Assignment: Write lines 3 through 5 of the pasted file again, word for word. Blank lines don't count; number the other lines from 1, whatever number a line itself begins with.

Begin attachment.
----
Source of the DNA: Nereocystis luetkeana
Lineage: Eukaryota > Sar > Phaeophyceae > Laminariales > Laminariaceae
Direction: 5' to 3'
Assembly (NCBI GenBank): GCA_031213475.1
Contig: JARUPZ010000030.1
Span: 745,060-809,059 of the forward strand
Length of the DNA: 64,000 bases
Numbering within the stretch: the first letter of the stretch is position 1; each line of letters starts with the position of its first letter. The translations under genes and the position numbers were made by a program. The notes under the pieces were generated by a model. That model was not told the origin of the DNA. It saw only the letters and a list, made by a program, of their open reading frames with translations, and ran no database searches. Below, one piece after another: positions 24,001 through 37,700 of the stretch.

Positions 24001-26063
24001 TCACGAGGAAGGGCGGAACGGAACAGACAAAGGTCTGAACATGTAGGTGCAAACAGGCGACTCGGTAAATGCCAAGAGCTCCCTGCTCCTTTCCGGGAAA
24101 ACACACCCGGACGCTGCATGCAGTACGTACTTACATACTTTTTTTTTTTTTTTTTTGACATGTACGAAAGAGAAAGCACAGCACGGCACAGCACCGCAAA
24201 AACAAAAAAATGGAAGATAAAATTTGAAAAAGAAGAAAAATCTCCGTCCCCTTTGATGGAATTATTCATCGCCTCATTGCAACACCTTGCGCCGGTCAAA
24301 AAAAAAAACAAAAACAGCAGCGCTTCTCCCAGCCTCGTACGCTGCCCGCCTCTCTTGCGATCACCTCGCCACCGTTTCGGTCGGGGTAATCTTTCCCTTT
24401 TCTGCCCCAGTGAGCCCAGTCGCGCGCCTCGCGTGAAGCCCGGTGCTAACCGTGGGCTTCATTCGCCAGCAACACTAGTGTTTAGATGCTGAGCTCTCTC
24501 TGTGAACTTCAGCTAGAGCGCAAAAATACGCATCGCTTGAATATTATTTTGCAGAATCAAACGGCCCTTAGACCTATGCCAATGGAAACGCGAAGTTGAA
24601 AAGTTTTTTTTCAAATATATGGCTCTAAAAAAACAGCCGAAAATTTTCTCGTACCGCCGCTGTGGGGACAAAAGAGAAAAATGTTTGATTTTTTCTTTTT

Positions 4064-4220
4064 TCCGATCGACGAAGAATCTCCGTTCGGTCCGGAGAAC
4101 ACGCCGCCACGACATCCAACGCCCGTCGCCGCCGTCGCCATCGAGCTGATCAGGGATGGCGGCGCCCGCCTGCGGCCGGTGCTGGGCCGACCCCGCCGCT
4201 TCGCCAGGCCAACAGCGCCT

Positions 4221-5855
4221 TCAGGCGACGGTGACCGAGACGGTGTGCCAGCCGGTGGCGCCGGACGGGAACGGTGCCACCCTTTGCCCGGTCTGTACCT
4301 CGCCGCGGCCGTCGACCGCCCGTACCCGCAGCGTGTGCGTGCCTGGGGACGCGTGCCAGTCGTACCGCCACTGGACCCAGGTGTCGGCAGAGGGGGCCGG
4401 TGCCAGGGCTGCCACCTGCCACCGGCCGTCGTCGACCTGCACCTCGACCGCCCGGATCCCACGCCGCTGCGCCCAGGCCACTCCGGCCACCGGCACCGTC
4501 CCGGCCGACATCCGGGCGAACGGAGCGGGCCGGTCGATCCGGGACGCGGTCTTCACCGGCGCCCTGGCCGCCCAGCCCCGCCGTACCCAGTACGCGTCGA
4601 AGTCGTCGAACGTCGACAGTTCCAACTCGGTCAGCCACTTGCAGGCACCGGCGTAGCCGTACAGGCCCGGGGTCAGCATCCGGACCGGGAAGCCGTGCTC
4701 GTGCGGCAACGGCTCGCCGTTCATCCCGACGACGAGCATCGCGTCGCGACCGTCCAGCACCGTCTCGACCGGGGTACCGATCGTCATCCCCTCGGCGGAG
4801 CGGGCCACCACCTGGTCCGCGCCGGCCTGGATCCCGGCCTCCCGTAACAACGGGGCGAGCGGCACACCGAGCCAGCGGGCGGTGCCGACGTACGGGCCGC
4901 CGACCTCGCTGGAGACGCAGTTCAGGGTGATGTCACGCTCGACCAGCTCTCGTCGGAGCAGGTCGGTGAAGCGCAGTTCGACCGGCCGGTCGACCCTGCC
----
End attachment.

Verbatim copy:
Direction: 5' to 3'
Assembly (NCBI GenBank): GCA_031213475.1
Contig: JARUPZ010000030.1